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Epupa Falls (Photo Diary)

We had fun at the Epupa Falls but going there made us realise how vulnerable the Himba culture is and how lucky we had been to access remote areas by 4×4 and experience the customs of those who are still largely unaffected by the modern world.

The Epupa Falls, Kunene River, Namibia.

The Kunene River forms the natural border between Namibia and Angola.

 

Looking up at palm trees hiding the blue sky, Epupa Falls, Namibia.

We camped by the Epupa Falls under swaying makalani palms on our own private beach.

 

Lucie at the Epupa Falls, Namibia.

 

Across the Kunene river is Angola, Epupa Falls, Namibia.

All that stood between us and Angola was crocodile infested water.

 

Lachlan in the roof top tent, Epupa Falls, Namibia.

Note Lula's new hood ornament. We found this skull deep in Kaokoland and thinking it had been a goat, named it Billy the Kid.

 

Himba guys playing pool in a local shabine (pub), Epupa Falls, Namibia.

Improved roads leading to the Epupa Falls mean that it has become easily accessible by tourists and their influence on fragile Himba culture is apparent.

 

Himba guys playing pool in a local shabine (pub), Epupa Falls, Namibia.

Lachlan played pool here one evening and much to everyone's surprise he actually won!

 

Lucie and friends selecting a song on the jukebox at a local shabine (pub) at Himba guys playing pool in a local shabine (pub), Epupa Falls, Namibia.

All and sundry had an opinion when it came to choosing jukebox tunes. Even Bow Wow put in his penny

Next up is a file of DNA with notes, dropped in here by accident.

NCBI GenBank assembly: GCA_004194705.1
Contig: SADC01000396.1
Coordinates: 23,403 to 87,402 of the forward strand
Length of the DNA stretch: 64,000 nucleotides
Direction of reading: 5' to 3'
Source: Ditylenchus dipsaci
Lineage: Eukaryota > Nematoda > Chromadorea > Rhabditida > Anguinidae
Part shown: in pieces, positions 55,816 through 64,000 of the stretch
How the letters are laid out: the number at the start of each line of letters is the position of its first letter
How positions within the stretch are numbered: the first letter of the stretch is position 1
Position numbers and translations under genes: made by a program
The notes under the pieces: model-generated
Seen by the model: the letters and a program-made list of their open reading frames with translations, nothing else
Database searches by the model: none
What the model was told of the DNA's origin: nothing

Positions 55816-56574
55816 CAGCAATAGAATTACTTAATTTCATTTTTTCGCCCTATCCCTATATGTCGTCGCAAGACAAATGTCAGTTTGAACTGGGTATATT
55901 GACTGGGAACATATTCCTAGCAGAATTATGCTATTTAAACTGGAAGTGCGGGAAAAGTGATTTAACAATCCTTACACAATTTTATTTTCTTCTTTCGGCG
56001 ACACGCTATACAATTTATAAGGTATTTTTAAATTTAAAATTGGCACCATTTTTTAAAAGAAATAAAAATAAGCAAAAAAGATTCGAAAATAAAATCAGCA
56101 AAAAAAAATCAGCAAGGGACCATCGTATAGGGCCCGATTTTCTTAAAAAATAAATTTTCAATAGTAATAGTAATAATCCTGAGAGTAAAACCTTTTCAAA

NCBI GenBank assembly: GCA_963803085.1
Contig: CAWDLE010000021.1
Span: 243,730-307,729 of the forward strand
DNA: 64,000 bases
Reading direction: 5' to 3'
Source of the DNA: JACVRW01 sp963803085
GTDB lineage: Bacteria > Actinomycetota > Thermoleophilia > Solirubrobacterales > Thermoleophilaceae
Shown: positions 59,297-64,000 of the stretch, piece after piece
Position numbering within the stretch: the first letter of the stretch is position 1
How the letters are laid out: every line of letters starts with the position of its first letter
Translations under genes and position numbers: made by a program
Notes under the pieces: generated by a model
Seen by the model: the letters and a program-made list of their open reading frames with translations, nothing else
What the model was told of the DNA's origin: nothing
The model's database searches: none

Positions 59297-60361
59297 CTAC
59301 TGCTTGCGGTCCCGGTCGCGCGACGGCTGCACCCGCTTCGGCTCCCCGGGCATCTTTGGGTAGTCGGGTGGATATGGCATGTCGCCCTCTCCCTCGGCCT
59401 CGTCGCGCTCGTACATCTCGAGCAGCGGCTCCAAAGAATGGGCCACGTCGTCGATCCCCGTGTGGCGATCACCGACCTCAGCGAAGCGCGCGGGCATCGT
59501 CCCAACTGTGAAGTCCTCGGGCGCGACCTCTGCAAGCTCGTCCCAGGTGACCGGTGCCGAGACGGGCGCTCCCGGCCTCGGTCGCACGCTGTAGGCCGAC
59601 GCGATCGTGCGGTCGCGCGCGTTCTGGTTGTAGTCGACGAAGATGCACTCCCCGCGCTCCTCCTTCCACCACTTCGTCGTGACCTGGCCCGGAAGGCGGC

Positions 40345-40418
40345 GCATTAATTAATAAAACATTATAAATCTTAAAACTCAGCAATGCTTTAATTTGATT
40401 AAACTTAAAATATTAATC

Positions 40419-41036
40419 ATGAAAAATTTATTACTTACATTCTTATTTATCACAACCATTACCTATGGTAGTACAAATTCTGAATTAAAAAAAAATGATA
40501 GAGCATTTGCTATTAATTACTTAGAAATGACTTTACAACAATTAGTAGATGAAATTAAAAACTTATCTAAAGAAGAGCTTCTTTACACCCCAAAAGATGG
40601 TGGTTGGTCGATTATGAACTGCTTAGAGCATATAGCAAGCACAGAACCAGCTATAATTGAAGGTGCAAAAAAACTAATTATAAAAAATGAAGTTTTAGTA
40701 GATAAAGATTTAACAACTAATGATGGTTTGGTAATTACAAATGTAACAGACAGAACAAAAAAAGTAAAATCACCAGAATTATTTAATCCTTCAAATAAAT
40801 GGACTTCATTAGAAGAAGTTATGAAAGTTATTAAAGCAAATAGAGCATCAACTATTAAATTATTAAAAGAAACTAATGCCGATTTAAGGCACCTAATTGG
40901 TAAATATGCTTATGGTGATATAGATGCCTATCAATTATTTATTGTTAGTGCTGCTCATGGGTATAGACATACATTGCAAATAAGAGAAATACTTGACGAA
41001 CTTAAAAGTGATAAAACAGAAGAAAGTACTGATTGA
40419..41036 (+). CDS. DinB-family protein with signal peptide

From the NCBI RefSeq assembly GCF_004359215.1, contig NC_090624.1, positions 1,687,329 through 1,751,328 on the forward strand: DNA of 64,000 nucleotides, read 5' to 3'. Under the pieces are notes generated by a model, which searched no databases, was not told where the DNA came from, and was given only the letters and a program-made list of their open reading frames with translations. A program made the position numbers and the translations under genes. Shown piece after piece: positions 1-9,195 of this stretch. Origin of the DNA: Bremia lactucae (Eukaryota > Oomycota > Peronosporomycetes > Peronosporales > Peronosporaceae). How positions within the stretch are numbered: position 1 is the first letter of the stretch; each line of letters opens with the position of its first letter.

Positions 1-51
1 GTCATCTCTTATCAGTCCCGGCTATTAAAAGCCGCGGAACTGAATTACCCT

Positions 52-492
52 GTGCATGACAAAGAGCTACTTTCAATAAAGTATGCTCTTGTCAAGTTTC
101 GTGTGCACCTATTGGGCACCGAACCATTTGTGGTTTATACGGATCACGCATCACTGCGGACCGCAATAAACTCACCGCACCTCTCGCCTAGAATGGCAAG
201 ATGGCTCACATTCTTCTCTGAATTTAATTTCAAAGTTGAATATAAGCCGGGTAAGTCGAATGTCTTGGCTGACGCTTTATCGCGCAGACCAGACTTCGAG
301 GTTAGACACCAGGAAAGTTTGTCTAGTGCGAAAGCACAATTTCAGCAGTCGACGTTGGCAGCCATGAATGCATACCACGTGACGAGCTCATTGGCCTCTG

The shop attendant / bar tender in the local store, Himba guys playing pool in a local shabine (pub), Epupa Falls, Namibia.

Seeing as tourists come here, we had assumed that it would be possible to buy fresh provisions. However, this was not the case and in desperation Lachlan bought a can of something revolting called Luncheon Roll that smelt exactly like dog food. Bow Wow really enjoyed it.

 

Himba guys stand out the front of the local shabine (pub) / shop, Epupa Falls, Namibia.

It is unfortunate that their way of life has been tainted by tourism but we couldn't help admiring these debonair young dudes' fusion of western sportswear and traditional Himba gear.

 

Lachlan shows the Himba guys photos on his camera out the front of the local shabine (pub) / shop, Epupa Falls, Namibia.

Checking themselves out on Lachlan's camera.

 

Bow Wow sniffing a piglet, Epupa Falls, Namibia.

With goats, pigs and chickens roaming around freely, there were some truly magnificent aromas.

 

A local boy on his donkey, Epupa Falls, Namibia.

A beaming youngster on his loyal donkey.

 

Bow Wow at Epupa Falls, Namibia.

The crocs keep the dog (and occasionally the human) population in check here. Bow Wow, who was desperate to go in for a dip, could only gaze longingly at the water.

 

A lizard on a rock on the Kunene river, Epupa Falls, Namibia.